Keith (10:20): I like how you said that they’re trying to earn a friendship because you’re trying to earn a friendship, you’re never probably going to have it. You know, the way you earn something is, it’s not by being something other than who you are. If I’m trying to be different to earn something from you, I’m not me. And I like what Colossians 3:23 says, because it says it so well, and Paul did such a masterful job in saying this: In whatever you do, do your work heartily as for the Lord and not for man. So, I’m not trying to please you Chad, I’m trying to please the Lord. And by pleasing the Lord, I’m going to be more desirable probably for the people that I’m wanting to maybe so-called impress, because I’m not trying to impress them. When you stop trying to impress people, you’re going to be more likable. And I think that’s why Philippians 2 is so good, because Paul is just making sure that we understand. You know, see others as more important. When I see you as important, I’m going to ask you things about yourself, I’m going to want to, “Hey, let’s go to your house. Hey, tell me about your parents. You know, what’s your dog’s name?” You’re going to be interested in my world, and I’m going to immediately like you more because you’re interested in me.
Chad (11:42); Yeah, so it’s not me monster, right? It’s not the person that’s constantly, “This is what’s going on with me.” But it’s, as romans 12 says, “do not think of yourself more highly than you aught, but with sober judgement, or with humility make others more important.”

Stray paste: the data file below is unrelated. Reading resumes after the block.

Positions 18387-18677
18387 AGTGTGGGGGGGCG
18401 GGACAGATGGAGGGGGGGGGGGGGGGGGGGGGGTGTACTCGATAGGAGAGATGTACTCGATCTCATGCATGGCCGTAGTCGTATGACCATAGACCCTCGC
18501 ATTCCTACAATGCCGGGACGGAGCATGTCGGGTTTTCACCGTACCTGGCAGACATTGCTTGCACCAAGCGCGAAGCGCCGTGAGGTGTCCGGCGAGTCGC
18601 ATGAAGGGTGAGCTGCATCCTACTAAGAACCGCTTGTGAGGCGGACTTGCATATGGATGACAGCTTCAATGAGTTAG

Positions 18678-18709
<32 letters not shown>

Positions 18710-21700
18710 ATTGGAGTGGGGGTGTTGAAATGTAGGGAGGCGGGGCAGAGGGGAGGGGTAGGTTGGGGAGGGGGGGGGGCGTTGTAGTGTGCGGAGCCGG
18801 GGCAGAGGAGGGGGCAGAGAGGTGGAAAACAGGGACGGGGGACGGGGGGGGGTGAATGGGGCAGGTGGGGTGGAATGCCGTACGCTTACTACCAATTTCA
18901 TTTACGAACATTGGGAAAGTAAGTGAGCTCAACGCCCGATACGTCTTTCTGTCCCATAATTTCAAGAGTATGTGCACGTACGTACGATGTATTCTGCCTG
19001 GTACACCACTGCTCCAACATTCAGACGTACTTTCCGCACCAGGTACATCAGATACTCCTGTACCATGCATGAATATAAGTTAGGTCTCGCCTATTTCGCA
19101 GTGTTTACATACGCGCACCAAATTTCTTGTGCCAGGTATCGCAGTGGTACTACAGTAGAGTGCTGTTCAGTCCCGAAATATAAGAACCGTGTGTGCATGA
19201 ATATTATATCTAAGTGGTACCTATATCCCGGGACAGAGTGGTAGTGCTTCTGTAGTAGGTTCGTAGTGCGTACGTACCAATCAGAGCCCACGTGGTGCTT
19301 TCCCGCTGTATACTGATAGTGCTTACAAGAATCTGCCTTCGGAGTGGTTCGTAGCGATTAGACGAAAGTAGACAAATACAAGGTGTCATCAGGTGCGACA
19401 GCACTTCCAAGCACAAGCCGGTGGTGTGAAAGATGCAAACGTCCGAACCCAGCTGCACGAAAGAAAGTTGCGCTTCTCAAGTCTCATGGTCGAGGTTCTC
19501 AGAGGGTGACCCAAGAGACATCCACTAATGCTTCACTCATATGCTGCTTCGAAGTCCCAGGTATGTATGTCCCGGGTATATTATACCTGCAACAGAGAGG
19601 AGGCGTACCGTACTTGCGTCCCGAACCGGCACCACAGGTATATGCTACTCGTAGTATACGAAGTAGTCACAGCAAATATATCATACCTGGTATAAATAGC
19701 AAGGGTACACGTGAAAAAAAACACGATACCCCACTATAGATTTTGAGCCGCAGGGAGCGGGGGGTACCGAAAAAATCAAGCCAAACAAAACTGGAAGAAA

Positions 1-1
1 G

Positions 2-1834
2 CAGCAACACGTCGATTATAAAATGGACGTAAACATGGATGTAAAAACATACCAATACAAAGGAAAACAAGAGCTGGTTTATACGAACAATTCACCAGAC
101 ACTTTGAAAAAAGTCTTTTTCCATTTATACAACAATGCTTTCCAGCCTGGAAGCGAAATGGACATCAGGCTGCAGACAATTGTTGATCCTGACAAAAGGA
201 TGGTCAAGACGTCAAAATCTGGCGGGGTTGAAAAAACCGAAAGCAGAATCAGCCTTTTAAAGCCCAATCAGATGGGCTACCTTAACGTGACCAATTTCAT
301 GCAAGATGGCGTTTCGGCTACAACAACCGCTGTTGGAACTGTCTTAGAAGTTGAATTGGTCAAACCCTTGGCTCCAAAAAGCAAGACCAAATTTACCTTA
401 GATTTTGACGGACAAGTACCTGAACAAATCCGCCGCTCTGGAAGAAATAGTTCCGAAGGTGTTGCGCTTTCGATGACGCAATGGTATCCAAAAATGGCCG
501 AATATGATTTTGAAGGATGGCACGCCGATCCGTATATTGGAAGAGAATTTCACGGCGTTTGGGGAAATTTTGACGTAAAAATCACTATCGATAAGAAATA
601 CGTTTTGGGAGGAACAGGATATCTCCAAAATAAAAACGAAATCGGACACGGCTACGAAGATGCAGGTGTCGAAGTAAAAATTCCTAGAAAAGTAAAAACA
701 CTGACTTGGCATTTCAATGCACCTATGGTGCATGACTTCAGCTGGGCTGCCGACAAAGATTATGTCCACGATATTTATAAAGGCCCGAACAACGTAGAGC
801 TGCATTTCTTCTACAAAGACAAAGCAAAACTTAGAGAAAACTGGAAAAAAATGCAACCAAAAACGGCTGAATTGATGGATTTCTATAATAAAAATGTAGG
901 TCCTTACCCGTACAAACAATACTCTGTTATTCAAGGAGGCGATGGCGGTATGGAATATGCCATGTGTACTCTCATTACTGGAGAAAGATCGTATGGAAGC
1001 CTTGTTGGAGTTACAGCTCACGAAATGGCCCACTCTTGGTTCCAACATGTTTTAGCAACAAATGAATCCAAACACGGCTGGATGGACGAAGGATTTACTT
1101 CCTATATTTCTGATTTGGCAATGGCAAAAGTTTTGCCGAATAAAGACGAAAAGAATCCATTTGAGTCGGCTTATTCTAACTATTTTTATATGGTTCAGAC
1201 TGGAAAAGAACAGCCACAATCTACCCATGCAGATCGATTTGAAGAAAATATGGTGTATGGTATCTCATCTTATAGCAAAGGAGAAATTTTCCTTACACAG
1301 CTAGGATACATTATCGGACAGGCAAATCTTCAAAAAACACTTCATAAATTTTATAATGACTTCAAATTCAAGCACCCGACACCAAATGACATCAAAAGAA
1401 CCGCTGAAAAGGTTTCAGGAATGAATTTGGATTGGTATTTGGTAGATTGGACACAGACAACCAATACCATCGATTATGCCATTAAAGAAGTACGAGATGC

Keith (11:55): When you regard others more important, you’ve done a masterful thing. Because you’ve gotten a friend. And so many people are lonely in today’s world. And they’re going, “Why am I so lonely?” And we go, “Well, you’ve made distinctions. You aren’t seeing others as important. You’re seeing yourself less important because you don’t have what they have.” And if I can see myself as important the way God made me, “I am fearfully, I’m wonderfully made” by the hands of God, and my soul should know it very very well that I am unique. I don’t need to look like others. I don’t need to dress like others. People that know me, they go, “Chancey, you’ve always got like, green, fluorescent shorts on or, you know, orange shirt. You just dress.” And I go, “you know what? I dress uniquely, but I’m not trying to get your attention.” And see, when you stop trying to get attention, you gain attention. When you’re secure in who you are… I’ll never forget there was a kid at camp one time, and this has been many many years ago, and he came, and he was talking about how that this last year at school, he went to a very affluent high school, and his parents were very very affluent, and his mom had bought him all these clothes. And he said, “Mom, I don’t really like wearing those clothes.” He said, “I don’t feel like that’s who I am.” And he said, “Could I take them back?” And she said, “Of course. I just was wanting to buy you some nice things.” And he said, “well I think you’re buying things based off what you want me to look like, but not who I am.” And I thought, “Wow, what a mature young man.” He took all the clothes back, and I don’t know how many dollars it was, but he went to a thrift store, and he bought thrift clothes, and the next week he’s at school, and this as way before the thrift stores were thrift stores, and it was almost, he said, almost as if so many kids at school changed what they were wearing and started going to the thrift store because they were tired of keeping up this image. And when he broke the norm, and went out and wasn’t afraid of what anyone else thought, everybody wanted to be like that. Isn’t that interesting? And I thought, “My gosh, why aren’t more kids like that?” And it’s because this one word: insecure. We want to fit in rather than stand out.